The church’s ideal of no sex to avoid illness isn’t likely. Guess that hasn’t occured to the RCC. The illness is a fact….taking care of it is possible…if one doesn’t listen to the RCC.



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Your Name

posted March 17, 2009 at 8:05 pm


Rick Warren? Which guy spoke at the inauguration, and which guy, supports gay something or other on the west coast? Is it the same guy, it is isn’t it? Rick Warren? E-mail me if your serious about moving as a community, I don’t want to change the world, I do need help at least protesting the “contemporary” rock band Slipknot. Maybe I could help you with one something or other that means something.



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Gerard Nadal

posted March 17, 2009 at 11:37 pm


David,
“Any science to back up the pope’s claims?”
Happy Feast of St. Patrick! I’m taking off my Catholic Hat and putting on my Microbiologist hat for a few moments. We’ll only use Centers for Disease Control (CDC) data and common sense to see where the Pope’s position takes us. The following link is to a CDC page that gives efficacy rates for the various contraceptives.
http://www.cdc.gov/reproductivehealth/UnintendedPregnancy/Contraception.htm
From this page:
“Male condoms are 85–98% effective at preventing pregnancy.”
Given that range, let’s take the average efficiency-91.5% and use that with the extreme ends of the CDC efficacy, 85% and 98%. We’ll consider condom failure rates of 15%, 8.5%, and 2%.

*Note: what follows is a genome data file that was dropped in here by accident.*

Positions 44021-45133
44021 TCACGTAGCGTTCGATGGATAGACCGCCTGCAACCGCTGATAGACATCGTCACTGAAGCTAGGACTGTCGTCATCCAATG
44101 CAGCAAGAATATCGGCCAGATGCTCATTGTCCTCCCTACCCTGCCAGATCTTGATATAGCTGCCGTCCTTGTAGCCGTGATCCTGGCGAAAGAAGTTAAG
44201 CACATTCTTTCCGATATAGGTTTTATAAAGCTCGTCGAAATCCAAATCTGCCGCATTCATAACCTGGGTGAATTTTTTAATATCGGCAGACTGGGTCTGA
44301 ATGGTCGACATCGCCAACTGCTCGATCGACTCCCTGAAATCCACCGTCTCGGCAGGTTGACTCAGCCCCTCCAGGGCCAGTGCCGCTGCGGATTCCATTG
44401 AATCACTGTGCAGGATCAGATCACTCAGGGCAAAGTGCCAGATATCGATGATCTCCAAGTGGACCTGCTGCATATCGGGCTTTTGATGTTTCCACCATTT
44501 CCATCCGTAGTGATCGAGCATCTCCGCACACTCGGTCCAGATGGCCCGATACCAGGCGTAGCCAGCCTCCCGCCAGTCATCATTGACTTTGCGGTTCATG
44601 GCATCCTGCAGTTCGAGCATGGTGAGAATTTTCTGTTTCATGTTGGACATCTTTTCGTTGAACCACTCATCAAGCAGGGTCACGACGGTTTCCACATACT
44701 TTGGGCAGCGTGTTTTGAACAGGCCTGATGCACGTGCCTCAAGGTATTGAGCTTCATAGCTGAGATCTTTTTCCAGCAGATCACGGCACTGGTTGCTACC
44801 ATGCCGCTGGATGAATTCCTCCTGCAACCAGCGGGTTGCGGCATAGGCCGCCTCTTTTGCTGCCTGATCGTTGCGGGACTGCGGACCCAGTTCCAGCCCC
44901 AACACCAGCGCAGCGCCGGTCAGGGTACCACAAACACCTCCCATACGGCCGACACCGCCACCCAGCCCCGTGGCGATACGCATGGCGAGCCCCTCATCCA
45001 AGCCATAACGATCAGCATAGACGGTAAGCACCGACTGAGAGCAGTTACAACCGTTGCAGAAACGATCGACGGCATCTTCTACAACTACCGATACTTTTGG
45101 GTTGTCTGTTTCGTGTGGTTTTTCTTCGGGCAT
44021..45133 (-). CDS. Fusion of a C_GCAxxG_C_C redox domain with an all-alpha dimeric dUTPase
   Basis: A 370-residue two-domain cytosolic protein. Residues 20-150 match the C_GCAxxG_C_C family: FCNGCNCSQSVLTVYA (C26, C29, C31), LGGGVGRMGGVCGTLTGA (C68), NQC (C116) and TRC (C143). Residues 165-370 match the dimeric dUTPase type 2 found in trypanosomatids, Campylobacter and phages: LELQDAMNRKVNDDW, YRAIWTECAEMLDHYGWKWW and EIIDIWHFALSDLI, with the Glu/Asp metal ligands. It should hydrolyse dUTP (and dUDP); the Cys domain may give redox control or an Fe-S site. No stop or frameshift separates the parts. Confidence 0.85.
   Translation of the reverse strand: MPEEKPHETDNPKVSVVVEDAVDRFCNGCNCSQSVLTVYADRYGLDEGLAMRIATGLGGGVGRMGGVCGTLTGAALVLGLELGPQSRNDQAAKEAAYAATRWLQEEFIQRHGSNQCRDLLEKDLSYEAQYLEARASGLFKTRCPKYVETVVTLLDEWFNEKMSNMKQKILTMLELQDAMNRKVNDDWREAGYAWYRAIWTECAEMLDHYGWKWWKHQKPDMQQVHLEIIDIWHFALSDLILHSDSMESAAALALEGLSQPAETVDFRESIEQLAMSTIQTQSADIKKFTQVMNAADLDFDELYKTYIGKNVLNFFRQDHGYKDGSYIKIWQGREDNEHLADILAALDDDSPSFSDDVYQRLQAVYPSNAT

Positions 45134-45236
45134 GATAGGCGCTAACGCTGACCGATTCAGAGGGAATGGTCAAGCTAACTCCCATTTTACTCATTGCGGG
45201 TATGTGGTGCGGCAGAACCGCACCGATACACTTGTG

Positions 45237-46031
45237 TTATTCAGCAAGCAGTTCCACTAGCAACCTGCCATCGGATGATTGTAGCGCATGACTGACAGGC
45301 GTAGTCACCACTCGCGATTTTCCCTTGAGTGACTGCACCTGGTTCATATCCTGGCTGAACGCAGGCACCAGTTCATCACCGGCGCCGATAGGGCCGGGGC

As of 2007, there were 22,000,000 men, women, and children in sub-Saharan Africa with HIV/AIDS. 1,800,000 of these are children, age 15 and under. This leaves us with 20,200,000 adults with HIV/AIDS.
Many may be too ill to have sex. So, let’s be very liberal and assume that in a given year 25% of HIV+ Africans have no sex at all. That leaves 15,000,000 who are sexually active. If every one of those 15,000,000 had sex ONCE A YEAR and used a condom, then the number of condom failure events in HIV+ Africans would be as follows:
@2% Failure Rate: 15,000,000 x .02 = 300,000 Condom Failures
@8.5% Failure Rate: 15,000,000 x .085 = 1,275,000 Condom Failures
@15% Failure Rate: 15,000,000 x .15 = 2,250,000 Condom Failures
Now let’s assume that each of those people has sex ONCE PER MONTH, using a condom every time. The number of failure events at each % Failure rate above is multiplied by twelve.
@2% Failure Rate: 300,000 x12 = 3,600,000 Condom Failures
@8.5% Failure Rate: 1,275,000 x 12 = 15,300,000 Condom Failures
@15% Failure Rate: 2,250,000 x 12 = 27,000,000 Condom Failures
Any volunteers to be on the receiving end of just one of those failures?
Thus, using CDC’s own numbers, eliminating ¼ of all HIV+ Africans from sexual activity and doing the math, the number of condom failure events in which virus may be transmitted is staggering. To be certain, male to female and female to male transmission rates vary. So does the viral load in seminal and vaginal secretions, based on where the patient is in the infectious process. Offsetting some of those factors are the high Sexually Transmitted Infection rates in sub-Saharan Africa that produce ulcerations which act as portals of entry for viruses that may exist in low titers.
This little experiment produced absurdly LOW numbers. It would not be unreasonable to expect the number of sex acts per person to be much higher than once per month. It is likely that more than ¾ of HIV+ Africans have sex in a given year.
As a Microbiologist, of course I see that condoms slow the transmission rate for HIV in a given sex act. But in the aggregate, I question whether the sense of security leads to far more sex acts, which multiplies the chances for a failure event.
CDC has the following fact sheet on male latex condoms:
“Condoms and STDs: Fact Sheet for Public Health Personnel”
http://www.cdc.gov/condomeffectiveness/latex.htm
From the Fact Sheet Introductory Paragraph: